HC Deb 21 January 1947 vol 432 cc3-5
2. Mr. Granville Sharp

asked the Minister of National Insurance, approximately how many old age pensioners who are entitled to the higher rates of pensions as from the pay week in October are still without the appropriate pension books; whether he is aware that personal visits to area assistance offices and letters to his Department from the pensioners concerned do not meet with effective response; and by what date he anticipates that all such pension books will be forwarded to those who have been without them for nearly four months.

The Minister of National Insurance (Mr. James Griffiths)

I appreciate the concern which is felt both by hon. Members and by the pensioners themselves at the delays which have taken place. At the same time, I would ask them to recognise the great difficulties with which the Department have been faced in applying the conditions of the new scheme to the 4,000,000 existing pensioners without the equipment of local offices, which is an integral part of the proposed system of administration. Special steps to remedy the situation were put in operation at various dates, as they became possible. During the Recess, my hon. Friend the Parliamentary Secretary and myself visited the office at Blackpool in order to examine matters for ourselves on the spot.

These efforts have now had considerable effect and, according to my latest information, the number of cases still outstanding in which retirement was notified to the Department by October is about 20,000, or less than ½per cent. of the total number concerned; these should be substantially cleared off in a week or two. Moreover, we have, since October, been receiving a large and continuous flow of notifications of retirement, some of them reporting retirement before October; these constitute a very heavy addition to the current work and have themselves given rise to arrears, which are being energetically tackled and should be substantially cleared off in about a month.

I should add that the full working efficiency at which I am aiming must depend upon the establishment of a complete system of local offices, but, as a temporary measure, I have enlisted the help of the local machinery of the Assistance Board, which has been very freely and effectively given. I would ask any pensioner who is in difficulty to communicate with the local office of the Board if he has not already done so; it will not usually be possible for the Board to notify an immediate decision, but special arrangements are in operation at Blackpool for dealing with inquiries made at these local offices, and it is by using this local machinery that the pensioner will secure the speedist settlement of his claim.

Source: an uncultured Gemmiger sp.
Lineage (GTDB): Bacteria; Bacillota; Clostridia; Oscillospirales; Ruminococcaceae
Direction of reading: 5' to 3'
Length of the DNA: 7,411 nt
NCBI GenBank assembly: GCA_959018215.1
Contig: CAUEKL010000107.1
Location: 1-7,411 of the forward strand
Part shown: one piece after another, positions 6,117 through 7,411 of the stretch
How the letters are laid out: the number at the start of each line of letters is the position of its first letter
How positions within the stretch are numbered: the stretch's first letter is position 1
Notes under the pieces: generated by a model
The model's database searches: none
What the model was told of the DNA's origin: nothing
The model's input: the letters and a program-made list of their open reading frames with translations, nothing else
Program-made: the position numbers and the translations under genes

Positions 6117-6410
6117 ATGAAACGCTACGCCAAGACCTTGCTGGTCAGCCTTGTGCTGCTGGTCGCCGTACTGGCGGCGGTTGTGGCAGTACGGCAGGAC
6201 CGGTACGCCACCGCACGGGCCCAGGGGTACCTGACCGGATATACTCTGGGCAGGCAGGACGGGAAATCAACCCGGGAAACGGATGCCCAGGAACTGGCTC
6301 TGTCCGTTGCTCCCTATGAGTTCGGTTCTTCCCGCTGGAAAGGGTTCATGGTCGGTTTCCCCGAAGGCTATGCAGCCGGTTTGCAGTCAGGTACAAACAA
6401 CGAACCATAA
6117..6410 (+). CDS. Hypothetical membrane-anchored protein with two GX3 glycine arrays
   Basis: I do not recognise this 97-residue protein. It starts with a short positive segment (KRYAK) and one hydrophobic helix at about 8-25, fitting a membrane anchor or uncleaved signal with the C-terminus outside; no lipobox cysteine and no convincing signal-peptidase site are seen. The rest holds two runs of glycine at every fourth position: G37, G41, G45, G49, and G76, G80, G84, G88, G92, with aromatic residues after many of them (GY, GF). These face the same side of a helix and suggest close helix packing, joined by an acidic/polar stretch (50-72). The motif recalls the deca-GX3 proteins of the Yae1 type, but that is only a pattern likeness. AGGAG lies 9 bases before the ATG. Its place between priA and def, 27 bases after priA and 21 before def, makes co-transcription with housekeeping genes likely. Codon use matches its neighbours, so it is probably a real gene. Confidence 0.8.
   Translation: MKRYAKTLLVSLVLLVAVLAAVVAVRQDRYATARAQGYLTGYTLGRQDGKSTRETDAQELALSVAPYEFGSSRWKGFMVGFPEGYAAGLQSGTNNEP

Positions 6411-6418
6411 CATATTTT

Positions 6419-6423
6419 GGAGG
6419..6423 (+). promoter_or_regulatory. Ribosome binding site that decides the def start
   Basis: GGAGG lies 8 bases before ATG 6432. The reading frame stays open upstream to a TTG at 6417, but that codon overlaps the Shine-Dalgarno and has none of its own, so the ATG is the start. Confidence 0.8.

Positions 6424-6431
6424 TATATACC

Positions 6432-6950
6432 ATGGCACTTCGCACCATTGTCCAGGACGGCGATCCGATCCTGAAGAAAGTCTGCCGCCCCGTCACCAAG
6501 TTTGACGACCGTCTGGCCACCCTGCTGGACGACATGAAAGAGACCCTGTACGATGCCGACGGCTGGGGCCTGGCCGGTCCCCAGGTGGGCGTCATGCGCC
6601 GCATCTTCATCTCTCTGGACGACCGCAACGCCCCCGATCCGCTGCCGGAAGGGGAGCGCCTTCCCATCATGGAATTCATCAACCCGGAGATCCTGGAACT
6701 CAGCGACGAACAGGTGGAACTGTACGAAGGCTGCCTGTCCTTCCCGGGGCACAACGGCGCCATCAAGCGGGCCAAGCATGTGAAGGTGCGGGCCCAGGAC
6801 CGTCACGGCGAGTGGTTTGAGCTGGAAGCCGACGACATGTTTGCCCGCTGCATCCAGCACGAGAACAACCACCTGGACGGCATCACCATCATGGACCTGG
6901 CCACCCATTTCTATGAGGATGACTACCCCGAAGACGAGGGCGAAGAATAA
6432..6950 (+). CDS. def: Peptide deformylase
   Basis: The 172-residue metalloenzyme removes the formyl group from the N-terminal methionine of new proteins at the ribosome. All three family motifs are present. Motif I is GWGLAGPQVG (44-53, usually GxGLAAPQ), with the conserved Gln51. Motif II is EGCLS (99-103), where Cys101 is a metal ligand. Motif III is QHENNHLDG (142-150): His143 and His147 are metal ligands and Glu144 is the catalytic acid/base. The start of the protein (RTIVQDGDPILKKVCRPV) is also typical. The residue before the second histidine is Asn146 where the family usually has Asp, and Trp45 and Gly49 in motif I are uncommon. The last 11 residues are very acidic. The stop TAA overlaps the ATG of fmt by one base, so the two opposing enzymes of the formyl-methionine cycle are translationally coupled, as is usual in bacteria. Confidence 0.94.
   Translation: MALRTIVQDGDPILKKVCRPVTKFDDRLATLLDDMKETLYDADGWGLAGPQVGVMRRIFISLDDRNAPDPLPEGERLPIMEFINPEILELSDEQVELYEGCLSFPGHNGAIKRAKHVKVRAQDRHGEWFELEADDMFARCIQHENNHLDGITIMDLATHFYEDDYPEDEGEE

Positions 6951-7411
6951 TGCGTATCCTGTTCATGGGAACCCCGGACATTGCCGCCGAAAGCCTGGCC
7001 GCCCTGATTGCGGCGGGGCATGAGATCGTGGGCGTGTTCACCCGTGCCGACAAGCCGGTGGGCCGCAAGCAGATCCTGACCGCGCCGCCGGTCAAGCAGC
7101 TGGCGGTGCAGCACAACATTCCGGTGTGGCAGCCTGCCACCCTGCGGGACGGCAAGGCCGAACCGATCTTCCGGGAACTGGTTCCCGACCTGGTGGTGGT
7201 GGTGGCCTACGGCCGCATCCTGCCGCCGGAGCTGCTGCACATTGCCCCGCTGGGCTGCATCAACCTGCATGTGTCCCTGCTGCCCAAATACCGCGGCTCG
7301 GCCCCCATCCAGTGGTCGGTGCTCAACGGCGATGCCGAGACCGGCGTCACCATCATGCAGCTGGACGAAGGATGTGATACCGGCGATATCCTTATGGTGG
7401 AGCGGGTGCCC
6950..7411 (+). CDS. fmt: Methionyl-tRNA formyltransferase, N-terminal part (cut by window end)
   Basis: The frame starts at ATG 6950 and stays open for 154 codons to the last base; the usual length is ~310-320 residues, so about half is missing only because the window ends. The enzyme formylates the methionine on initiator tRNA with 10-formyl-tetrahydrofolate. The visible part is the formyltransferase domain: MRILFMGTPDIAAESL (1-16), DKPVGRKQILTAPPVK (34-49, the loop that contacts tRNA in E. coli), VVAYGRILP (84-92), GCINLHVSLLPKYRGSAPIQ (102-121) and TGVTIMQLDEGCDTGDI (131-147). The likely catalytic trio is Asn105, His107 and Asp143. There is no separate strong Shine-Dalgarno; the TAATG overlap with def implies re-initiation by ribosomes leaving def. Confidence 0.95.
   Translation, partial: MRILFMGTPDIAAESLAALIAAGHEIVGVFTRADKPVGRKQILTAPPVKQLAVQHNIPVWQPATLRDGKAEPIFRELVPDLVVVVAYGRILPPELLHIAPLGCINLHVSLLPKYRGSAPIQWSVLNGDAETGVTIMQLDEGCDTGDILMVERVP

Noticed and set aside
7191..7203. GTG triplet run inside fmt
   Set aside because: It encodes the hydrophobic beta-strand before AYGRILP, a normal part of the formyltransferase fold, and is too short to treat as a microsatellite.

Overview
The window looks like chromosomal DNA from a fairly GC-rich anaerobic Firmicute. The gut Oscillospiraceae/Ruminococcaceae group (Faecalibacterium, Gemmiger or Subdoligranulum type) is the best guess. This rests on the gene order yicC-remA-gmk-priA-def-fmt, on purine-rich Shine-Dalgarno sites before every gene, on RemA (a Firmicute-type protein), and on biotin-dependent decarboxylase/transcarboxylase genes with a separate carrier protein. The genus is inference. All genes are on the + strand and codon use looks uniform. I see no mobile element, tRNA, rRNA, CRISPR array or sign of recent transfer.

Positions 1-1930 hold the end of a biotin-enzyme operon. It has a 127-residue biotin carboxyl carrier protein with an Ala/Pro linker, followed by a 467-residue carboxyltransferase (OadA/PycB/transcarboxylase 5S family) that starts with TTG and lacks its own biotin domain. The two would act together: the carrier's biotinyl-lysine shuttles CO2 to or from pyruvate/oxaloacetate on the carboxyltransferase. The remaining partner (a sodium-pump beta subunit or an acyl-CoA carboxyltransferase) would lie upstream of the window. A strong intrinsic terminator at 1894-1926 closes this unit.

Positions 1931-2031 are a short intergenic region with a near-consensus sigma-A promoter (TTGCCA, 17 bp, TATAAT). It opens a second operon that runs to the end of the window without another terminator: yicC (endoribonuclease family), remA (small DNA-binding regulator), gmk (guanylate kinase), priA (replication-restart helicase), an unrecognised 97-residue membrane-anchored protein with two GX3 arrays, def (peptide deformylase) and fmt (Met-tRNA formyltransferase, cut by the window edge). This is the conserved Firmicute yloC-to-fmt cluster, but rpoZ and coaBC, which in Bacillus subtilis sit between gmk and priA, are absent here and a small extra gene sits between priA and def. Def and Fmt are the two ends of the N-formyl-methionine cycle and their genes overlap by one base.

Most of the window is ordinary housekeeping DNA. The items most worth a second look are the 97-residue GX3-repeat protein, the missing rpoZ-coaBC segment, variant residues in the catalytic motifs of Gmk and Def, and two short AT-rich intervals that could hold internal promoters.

Mr. Stanley Prescott

Is the right hon. Gentleman aware that what has happened in many cases is that old age pensioners receiving 10s. a week have been asked to return their books in order that their pension may be increased to 26s. and that, as a result of this procedure, for over three months, thousands of old age pensioners have received nothing whatever, and that many of them are destitute? Is the right hon. Gentleman further aware that at Darwen, on Saturday alone, 20 people came to see me on the subject?

Mr. Griffiths

If an old age pensioner has surrendered his book, no doubt arrangements have been made, and were made before, whereby, even if his book is exhausted, he gets the pension. Having regard to existing arrangements, there is no reason at all why any pensioner should be in distress.

Mr. Martin Lindsay

Surely it would be better if, instead of merely sending an acknowledgment postcard to each communication from these pensioners, they were sent a card inviting them to apply to the local public assistance office?

Mr. Griffiths

No, Sir. The real fact of the matter is that we have undertaken to work this very complicated scheme with a central machine. Because I realised that, I urged this House to agree—as they did—to the setting up of our own complete local machinery. In the meantime, let me indicate mat, in addition to raising the existing pensions to the new rate, we have to deal with 7,000 new claims a week from those reaching retirement age. Since October we have been receiving a weekly average of 9,000 notifications of retirement. On the whole, while I appreciate the difficulty—and no one understands the disappointment of a pensioner more than I do—I would say that, in the circumstances, having regard to all the difficulties, we have been doing, and will continue to do, the best job we can.

Mr. Blyton

Is the Minister aware that because of these delays people in villages have to travel as far as three or four miles into towns to receive assistance?

Mr. Griffiths

I can only urge that pensioners who are in difficulties should report those difficulties at once to the local office of the Assistance Board. That is the way to expedite a case.

Mr. Leslie Hale

Is my right hon. Friend aware that the number of complaints has been relatively small; that complaints both about this and the payment of family allowances have been dealt with with ability and courtesy; and that most hon. Members would desire to compliment him upon the way in which his Ministry have carried out these stupendous tasks?

Mr. Prescott

In view of the unsatisfactory nature of the reply, I beg to give notice that I will raise the matter on the Adjournment.